Customer Strategy Using the Principles of War


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Companies operate in an intensely competitive global market characterized by glorious victories and devastating defeats. Imperialistic and samurai acquirers, predatory pricing, customer-determined revenue growth and product success, and enigmatic deployment of resources, coupled with the increasing battles for customer mind share, and you have a very real warlike theater. Winners have a defined strategy rooted in deep customer knowledge; internal alignment around values, listening, available resources and shared vision; and lessons learned from peers as well as other industries.

The most successful companies look at their strategy through the lens of the principles of war. While speaking about that out loud may not be politically correct, it happens in the privacy of boardrooms and planning war rooms.

The principles of war have evolved over time and they have been successfully applied throughout history. The strategic principles that follow are based on personal experience as well as those used by military planners throughout the world. The relatively short history of the technology, the sharing economy, online marketplace, social media and applications is full of examples that prove that to disregard even one of these principles can result in disappointing results.


Every organization, for- and non-profit, must have a credible purpose or mission. Supporting that mission must be goals that are achievable and meaningful, and objectives that are measurable and time bound. The key is to focus and prioritize the most important goals and objectives. In implementing strategy, the odds of succeeding are enhanced if all employees know their roles relative to the company’s objectives and how their expected contributions relate to the overall purpose of the organization.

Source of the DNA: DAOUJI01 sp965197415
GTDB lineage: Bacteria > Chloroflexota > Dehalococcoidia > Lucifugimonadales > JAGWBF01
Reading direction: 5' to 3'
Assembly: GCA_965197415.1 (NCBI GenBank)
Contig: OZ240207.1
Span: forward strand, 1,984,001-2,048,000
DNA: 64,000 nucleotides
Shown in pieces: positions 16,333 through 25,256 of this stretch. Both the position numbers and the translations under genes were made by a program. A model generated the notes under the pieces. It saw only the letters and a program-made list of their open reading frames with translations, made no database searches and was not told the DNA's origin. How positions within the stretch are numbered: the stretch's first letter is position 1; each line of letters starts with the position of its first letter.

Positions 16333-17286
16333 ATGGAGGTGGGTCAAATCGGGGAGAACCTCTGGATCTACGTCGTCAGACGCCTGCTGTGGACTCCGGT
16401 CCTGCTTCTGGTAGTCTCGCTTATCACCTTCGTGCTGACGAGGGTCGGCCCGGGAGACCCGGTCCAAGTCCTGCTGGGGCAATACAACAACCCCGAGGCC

Offensive or Initiative

In order to achieve secure positions in the marketplace, to maintain freedom of action and to win the hearts and minds of customers over competitors, the principle of being prudently proactive is necessary. That refers to a consistent sense of urgency, operating fast and capitalizing on opportunities and trends before the competition. Reactive or defensive measures should only be used as a temporary strategy until an opportunity is available to be proactive.

Have a look at your situation and make an honest assessment of your company’s adherence to this important principle. Are you setting the pace or reacting?

Scale or Mass

The general rule is that the organization with the right concentration of the right resources at a particular point and time will win. The interesting thing is that a company with relatively less resources can actually win with the proper application of “what they have” at the right time and place.

During economic volatility, this principle is mission-critical for smaller companies since this is when many large organizations spread their resources too thin – losing focus and/or momentum when they least can afford to. Their missteps make easy opportunities for more nimble companies.

Take some time to see where your competition is vulnerable in the eyes of customers and then review your resource allocations (people, skills and capital) to make sure your mix is where it should be.

Economy of Effort

This principle gets to the heart of a make or break part of strategy – your team’s degree of tolerance to risk. Economy of effort really means minimal use of resources for non-critical objectives after deploying appropriate resources for primary objectives. Are you willing to take risks in secondary markets to ensure appropriate focus on your primary ones? Done properly, those resources that are deployed for secondary purposes can provide leverage and act as force multipliers, causing competitors to misallocate their resources and attention. For example, Banks that have a primary focus on building credibility with Millennials can deploy secondary resources to focus on building mindshare with GenZ. A success would be a force multiplier for a bank that has balanced its resources whereas for emerging online lending marketplaces focusing on GenZers, right now, could break them.


Positioning of resources to the disadvantage of competitors is the essence here, thereby achieving results that would otherwise be too costly. For technology companies, this principle touches on three critical basis of competition – speed, flexibility and customer alignment.